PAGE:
The ancient Normans
that arrived in England
following the Conquest of 1066 are the initial ancestors from which the many generations of the Blewett family have grown. The name Blewett was given to a member of the family who was a person with blue eyes, or who often wore blue clothing. The name stems from the Old French root bleuet
which means blue.
Early Origins of the Blewett family
The surname Blewett was first found in Hampshire
. One of the first records of the family was Robert Bloet (Bloett) (died 1123), an early English prelate. He was Bishop of Lincoln 1093-1123 and Lord Chancellor of England
(1092-1093.) He claimed descent from a Norman noble family that held Ivry in Normandy
. He accompanied William the Conqueror's son, William Rufus to England
Early History of the Blewett family
This web page shows only a small excerpt of our Blewett research.Another 202 words (14 lines of text) covering the years 117 and 1172 are included under the topic Early Blewett History in all our PDF Extended History products and printed products wherever possible.
Blewett Spelling Variations
The English language only became standardized in the last few centuries. For that reason, spelling variations
are common among many Anglo-Norman names. The shape of the English language was frequently changed with the introduction of elements of Norman French, Latin, and other European languages; even the spelling of literate people's names were subsequently modified. Blewett has been recorded under many different variations, including Blewett, Blewitt, Bluet, Bluat, Bloet, Blouet, Blewit, Blewet and many more.
Early Notables of the Blewett family (pre 1700)
More information is included under the topic Early Blewett Notables in all our PDF Extended History products
and printed products wherever possible.
Migration of the Blewett family to Ireland
Some of the Blewett family moved to Ireland
, but this topic is not covered in this excerpt.Another 145 words (10 lines of text) about their life in Ireland is included in all our PDF Extended History products and printed products wherever possible.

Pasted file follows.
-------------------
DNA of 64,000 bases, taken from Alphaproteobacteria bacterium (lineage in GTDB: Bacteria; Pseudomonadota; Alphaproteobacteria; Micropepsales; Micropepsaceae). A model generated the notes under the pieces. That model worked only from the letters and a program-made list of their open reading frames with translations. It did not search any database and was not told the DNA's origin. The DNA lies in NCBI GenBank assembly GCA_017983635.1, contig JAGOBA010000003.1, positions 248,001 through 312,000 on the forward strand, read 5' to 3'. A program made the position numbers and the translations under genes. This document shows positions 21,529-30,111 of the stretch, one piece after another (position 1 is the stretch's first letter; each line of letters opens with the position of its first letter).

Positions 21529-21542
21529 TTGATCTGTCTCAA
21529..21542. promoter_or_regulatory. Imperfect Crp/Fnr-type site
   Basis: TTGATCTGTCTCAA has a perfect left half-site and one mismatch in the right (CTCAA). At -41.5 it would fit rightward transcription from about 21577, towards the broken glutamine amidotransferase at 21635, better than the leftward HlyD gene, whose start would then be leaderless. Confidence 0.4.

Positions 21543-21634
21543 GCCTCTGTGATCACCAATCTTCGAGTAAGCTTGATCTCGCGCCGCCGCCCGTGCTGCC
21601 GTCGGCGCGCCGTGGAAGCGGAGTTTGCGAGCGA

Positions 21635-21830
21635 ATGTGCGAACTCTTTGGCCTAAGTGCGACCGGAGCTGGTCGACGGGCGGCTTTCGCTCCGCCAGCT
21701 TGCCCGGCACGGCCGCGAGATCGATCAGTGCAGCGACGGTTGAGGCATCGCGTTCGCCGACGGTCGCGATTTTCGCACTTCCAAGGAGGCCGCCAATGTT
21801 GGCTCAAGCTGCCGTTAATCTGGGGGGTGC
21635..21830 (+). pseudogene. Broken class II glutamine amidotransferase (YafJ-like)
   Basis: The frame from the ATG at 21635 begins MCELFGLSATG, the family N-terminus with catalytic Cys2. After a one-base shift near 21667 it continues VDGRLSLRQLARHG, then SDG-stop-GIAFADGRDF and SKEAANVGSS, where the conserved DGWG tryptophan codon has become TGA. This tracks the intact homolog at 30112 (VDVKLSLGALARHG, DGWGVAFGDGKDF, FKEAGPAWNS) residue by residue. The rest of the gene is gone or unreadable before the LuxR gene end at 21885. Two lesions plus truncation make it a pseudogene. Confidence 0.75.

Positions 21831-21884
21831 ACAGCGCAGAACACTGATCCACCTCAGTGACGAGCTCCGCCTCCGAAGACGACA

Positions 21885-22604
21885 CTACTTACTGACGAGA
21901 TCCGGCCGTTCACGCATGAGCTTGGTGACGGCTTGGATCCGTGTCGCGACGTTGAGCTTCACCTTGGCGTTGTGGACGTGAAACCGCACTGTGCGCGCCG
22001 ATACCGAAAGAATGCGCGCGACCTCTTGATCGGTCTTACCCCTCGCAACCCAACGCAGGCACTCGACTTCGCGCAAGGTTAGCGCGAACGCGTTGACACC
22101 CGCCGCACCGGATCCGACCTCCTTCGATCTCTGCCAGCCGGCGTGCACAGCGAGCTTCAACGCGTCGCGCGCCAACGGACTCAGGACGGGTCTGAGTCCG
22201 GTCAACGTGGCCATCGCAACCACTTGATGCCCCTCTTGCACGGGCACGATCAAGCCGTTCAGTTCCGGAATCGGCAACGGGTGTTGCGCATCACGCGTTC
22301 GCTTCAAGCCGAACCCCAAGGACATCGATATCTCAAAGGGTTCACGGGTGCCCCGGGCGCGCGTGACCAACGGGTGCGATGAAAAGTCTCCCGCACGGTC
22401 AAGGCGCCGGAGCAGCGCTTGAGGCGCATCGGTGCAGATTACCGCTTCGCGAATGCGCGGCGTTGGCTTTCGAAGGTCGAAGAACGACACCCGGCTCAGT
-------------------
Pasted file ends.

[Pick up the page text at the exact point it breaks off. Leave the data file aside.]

Migration of the Blewett family to the New World and Oceana
To escape the uncertainty of the political and religious uncertainty found in England
, many English families boarded ships at great expense to sail for the colonies held by Britain. The passages were expensive, though, and the boats were unsafe, overcrowded, and ridden with disease. Those who were hardy and lucky enough to make the passage intact were rewarded with land, opportunity, and social environment less prone to religious and political persecution. Many of these families went on to be important contributors to the young nations of Canada and the United States where they settled. Blewetts were some of the first of the immigrants to arrive in North America:
Blewett Settlers in United States in the 17th Century
- Margery Blewett, who landed in Virginia in 1654 CITATION[CLOSE]
Filby, P. William, Meyer, Mary K., Passenger and immigration lists index : a guide to published arrival records of about 500,000 passengers who came to the United States and Canada in the seventeenth, eighteenth, and nineteenth centuries. 1982-1985 Cumulated Supplements in Four Volumes Detroit, Mich. : Gale Research Co., 1985, Print (ISBN 0-8103-1795-8)
- William Blewett, who settled in Barbados in 1670
Blewett Settlers in Australia in the 19th Century
- John Blewett, aged 21, who arrived in South Australia in 1855 aboard the ship "Hooghly" CITATION[CLOSE]
South Australian Register Wednesday 21st February 1855. (Retrieved 2010, November 5) Rodney 1855. Retrieved http://www.theshipslist.com/ships/australia/rodney1855.shtml
- Edward Blewett, aged 26, a miner, who arrived in South Australia in 1858 aboard the ship "Melbourne"
- Miss Mary Blewett, (b. 1841), aged 39, Cornish housekeeper travelling aboard the ship "Norval" arriving in Sydney, New South Wales, Australia on 2nd March 1880 CITATION[CLOSE]
Cornwall Online Parish Clerks. (Retrieved 2018, April 19). Emigrants to Australia NSW 1860 -88 [PDF]. Retrieved from http://www.opc-cornwall.org/Resc/pdfs/nsw_passenger_lists_1860_88.pdf
Blewett Settlers in New Zealand in the 19th Century
- William Blewett, aged 25, who arrived in Lyttelton, New Zealand aboard the ship "Accrington" in 1863
- Anna Blewett, aged 28, who arrived in Lyttelton, New Zealand aboard the ship "Accrington" in 1863
- William Blewett, aged 23, who arrived in Lyttelton, New Zealand aboard the ship "Accrington" in 1863
- Ruth Blewett, aged 23, who arrived in Lyttelton, New Zealand aboard the ship "Accrington" in 1863
- James Blewett, aged 3, who arrived in Lyttelton, New Zealand aboard the ship "Accrington" in 1863
- ... (More are available in all our PDF Extended History products and printed products wherever possible.)
Contemporary Notables of the name Blewett (post 1700)
- John Blewett III (1973-2007), American NASCAR driver
- Mary H. Blewett (b. 1938), American historian
- Gregory Scott Blewett (b. 1971), Australian cricketer
- Neal Blewett AC (b. 1933), Australian politician and Rhodes Scholar
- Kate Blewett, British film-maker
- George John Blewett (1873-1912), Canadian philosopher academic and philosopher
The Blewett Motto
The motto was originally a war cry or slogan. Mottoes first began to be shown with arms in the 14th and 15th centuries, but were not in general use until the 17th century. Thus the oldest coats of arms generally do not include a motto. Mottoes seldom form part of the grant of arms: Under most heraldic authorities, a motto is an optional component of the coat of arms, and can be added to or changed at will; many families have chosen not to display a motto.
Motto: In Deo omnia
Motto Translation: In God are all things.